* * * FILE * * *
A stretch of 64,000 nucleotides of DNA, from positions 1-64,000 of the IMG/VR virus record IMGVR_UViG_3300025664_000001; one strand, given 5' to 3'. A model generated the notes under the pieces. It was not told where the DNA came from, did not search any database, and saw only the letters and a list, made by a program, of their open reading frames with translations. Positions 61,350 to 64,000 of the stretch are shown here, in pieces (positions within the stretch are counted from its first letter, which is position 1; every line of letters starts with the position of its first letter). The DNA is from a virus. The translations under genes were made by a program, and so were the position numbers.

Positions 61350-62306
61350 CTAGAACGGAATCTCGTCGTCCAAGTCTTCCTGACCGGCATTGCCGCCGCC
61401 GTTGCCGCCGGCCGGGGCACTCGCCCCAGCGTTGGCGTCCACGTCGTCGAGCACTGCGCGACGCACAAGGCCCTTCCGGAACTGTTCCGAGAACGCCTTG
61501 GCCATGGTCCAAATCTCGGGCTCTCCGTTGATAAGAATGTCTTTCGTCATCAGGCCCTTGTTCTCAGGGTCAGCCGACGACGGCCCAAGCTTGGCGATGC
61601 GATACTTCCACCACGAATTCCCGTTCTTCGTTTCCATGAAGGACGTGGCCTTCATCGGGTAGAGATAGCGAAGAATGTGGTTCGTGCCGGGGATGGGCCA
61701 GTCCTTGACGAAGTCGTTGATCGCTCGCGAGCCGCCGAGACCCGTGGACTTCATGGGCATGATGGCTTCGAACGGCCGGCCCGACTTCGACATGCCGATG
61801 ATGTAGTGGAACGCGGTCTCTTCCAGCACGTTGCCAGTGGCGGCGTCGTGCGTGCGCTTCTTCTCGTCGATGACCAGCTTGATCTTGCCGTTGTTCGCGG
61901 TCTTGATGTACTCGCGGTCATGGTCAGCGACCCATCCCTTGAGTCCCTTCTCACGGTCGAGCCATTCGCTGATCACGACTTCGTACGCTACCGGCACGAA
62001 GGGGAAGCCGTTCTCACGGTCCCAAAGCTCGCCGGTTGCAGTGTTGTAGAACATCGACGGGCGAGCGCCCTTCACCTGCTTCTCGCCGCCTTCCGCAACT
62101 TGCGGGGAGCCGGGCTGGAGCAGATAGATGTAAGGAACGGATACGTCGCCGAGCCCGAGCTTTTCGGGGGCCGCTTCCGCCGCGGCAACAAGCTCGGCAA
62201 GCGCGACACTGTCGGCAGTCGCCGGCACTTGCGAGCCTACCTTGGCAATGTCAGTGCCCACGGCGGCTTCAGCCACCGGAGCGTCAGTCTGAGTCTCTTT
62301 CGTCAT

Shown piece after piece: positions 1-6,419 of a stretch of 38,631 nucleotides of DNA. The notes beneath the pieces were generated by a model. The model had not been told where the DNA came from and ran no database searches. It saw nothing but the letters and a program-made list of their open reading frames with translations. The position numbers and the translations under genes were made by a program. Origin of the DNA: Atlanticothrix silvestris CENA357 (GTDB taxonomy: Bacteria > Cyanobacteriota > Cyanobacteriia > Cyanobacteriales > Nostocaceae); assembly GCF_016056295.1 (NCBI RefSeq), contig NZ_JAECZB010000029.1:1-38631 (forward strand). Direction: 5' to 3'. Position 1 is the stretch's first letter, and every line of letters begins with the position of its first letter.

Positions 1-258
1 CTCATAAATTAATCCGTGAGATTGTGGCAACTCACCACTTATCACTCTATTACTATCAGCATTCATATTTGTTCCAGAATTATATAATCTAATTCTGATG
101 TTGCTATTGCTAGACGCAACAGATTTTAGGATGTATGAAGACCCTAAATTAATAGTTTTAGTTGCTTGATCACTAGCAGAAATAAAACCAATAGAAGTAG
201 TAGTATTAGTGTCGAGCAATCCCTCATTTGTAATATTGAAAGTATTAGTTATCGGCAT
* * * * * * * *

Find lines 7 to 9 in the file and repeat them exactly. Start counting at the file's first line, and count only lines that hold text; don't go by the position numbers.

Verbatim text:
61701 GTCCTTGACGAAGTCGTTGATCGCTCGCGAGCCGCCGAGACCCGTGGACTTCATGGGCATGATGGCTTCGAACGGCCGGCCCGACTTCGACATGCCGATG
61801 ATGTAGTGGAACGCGGTCTCTTCCAGCACGTTGCCAGTGGCGGCGTCGTGCGTGCGCTTCTTCTCGTCGATGACCAGCTTGATCTTGCCGTTGTTCGCGG
61901 TCTTGATGTACTCGCGGTCATGGTCAGCGACCCATCCCTTGAGTCCCTTCTCACGGTCGAGCCATTCGCTGATCACGACTTCGTACGCTACCGGCACGAA